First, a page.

Traditional Jewish Healing in Theory and Practice

By Rabbi Avraham Greenbaum


Chapter 15

Rabbis vs. Doctors

Rebbe Nachman was far from being the only Torah Sage who expressed opposition to medicine. The Bible itself criticizes King Asa for turning to the doctors in his illness instead of seeking out God (Chronicles II, 16:13). King Hezekiah, on the other hand, received praise from the Sages for hiding the Book of Remedies (Pesachim 56a).

There is a famous talmudic statement that "the best of physicians are destined to go to hell" (Kiddushin 82a). In the words of the talmudic commentator, R. Menachem ben Shlomo Me'iri (1249-1316), the reason is that the doctor "does not make enough effort in his work of healing, or at times he does not know the cause of the illness and how to cure it, but he presents himself as an expert and causes the death of the patient" (Me'iri ad loc.). Rashi (ad loc.) agrees that doctors sometimes cause the death of their patients, and he adds that the doctor is unafraid of illness and does not humble himself before God, and also fails to help those who cannot afford treatment.

As we have seen, the Talmud states that "the Torah gave the physician sanction to heal" (Berakhot 60a). However, later rabbinic authorities point out that it does not necessarily follow from this that a Jew who is sick has license to rely on doctors to heal him. The RaMBaN (Rabbi Moshe ben Nachman of Girondi, 1194-1270), who was himself a physician, states in his classic Commentary on the Torah:

"In the era of prophecy the tzaddikim consulted not doctors but prophets. For what place do doctors have in the house of those who carry out the will of God, after He promised that `He will bless their bread and their water, and remove illness from their midst'? (Exodus 23:25) Although the Rabbis said that the physician has been given sanction to heal, this does not mean that license has been given to the sick to resort to medicine! What the Rabbis meant is that if a patient has already come to the doctor, the doctor should not refrain from treating him. But when a person's ways find favor in God's eyes, he has no business with doctors" (Ramban on Leviticus 26:11; for the full text, click here).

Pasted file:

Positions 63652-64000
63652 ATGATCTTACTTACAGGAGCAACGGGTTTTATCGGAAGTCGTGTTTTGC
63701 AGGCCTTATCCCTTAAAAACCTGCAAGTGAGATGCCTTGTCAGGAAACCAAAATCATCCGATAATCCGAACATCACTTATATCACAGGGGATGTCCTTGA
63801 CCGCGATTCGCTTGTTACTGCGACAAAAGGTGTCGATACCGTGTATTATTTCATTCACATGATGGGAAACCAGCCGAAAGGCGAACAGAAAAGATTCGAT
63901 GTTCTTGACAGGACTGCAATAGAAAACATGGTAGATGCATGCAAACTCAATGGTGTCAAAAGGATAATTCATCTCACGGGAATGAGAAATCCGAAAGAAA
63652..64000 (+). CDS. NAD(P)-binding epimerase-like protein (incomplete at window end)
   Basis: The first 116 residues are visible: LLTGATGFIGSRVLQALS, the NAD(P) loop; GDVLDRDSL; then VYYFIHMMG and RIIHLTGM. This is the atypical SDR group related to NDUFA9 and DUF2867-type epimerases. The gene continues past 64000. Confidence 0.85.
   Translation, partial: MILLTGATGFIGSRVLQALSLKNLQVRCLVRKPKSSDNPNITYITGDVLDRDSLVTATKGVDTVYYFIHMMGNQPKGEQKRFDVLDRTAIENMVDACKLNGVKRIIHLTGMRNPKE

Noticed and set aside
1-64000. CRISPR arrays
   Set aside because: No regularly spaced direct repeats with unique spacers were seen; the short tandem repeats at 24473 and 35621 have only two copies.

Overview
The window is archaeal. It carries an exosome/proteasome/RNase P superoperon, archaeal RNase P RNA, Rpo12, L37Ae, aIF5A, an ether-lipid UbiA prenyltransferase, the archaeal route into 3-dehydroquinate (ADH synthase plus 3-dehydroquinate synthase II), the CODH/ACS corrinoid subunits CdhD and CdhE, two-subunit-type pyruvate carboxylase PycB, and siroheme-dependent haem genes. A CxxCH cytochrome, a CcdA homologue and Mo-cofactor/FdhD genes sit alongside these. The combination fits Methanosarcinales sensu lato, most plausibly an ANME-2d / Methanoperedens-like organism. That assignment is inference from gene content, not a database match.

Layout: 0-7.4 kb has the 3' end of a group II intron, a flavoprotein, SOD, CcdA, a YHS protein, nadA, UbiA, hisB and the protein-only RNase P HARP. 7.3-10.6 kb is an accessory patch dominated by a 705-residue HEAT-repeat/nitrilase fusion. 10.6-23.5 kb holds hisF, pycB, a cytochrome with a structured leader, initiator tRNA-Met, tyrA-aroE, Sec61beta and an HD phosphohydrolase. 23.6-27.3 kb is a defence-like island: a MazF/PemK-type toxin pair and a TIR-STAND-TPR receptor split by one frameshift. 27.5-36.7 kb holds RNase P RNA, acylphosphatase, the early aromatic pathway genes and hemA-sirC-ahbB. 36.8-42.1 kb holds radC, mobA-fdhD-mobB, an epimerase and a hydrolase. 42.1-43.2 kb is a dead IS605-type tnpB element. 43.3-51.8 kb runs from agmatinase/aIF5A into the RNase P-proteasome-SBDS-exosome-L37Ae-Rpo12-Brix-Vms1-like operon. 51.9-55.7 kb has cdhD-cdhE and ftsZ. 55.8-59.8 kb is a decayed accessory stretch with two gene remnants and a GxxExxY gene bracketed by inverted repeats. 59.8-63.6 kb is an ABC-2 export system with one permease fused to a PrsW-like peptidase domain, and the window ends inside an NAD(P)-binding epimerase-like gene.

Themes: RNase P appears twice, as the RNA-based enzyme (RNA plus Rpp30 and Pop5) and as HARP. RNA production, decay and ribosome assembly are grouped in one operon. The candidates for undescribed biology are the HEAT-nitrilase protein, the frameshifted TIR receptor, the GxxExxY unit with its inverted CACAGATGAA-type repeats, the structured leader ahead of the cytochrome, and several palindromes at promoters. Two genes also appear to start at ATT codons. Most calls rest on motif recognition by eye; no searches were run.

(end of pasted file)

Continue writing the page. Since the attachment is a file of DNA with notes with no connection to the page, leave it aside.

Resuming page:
The Ramban's view is that the Jewish People were intended to live on a spiritual plane beyond the law of nature and to receive all their needs - livelihood, healing and everything else - directly from the hand of God. Wholehearted devotion to the Torah pathway will itself protect against illness, which, if it occurs, is not a chance occurrence but rather a sign of a flaw in the afflicted person's attachment to God. A sick Jew should seek out not a physician but a moral teacher who will help him repent - the Tzaddik. All of these ideas can be found in Rebbe Nachman's teachings on healing.

Unlike the Ramban, the classical Bible commentator Rabbi Avraham Ibn Ezra (1089-1164) does not reject medicine outright, but he limits its permissibility to external wounds. In his comment on the phrase, "he shall cause him to be thoroughly healed" (Exodus 21:19), Ibn Ezra writes: "This is an indication that God gave license to doctors to heal wounds and injuries that are visible on the exterior. But all illnesses that are within the body are in the hand of God to heal. And thus it is written (Job 5:18), `For He makes sore and binds up'" (Ibn Ezra on Exodus 21:19). Ibn Ezra would countenance medical treatment for external complaints, but when it comes to internal illnesses he is no less opposed to resorting to doctors than is the Ramban - this in spite of the fact that in Jewish law all internal illnesses are considered to be life-threatening (Shulchan Arukh, Orach Chaim 328:3).

Explaining Ibn Ezra's view, the Avi Ezer (Rabbi Shlomo HaKohen of Lissa) writes: "Internal illnesses are caused by dietary excesses or climatic changes, but the soul-powers of a person who is attached to God will strengthen his natural heat and bodily fluids, and he will live longer than the normal lifespan. A person can thus heal himself of internal illnesses by binding himself to his soul, which will give him life and bodily health. A person who is attached to God is also granted protection against untimely death from injuries caused by other humans, such as war wounds or a sudden blow from an attacker. But when a person fails to serve God wholeheartedly and believes that other humans are completely free agents and not under God's control, this itself puts power into the hands of his fellow man or his master to strike him, and he must then turn to a human doctor to cure him" (Avi Ezer ad loc.).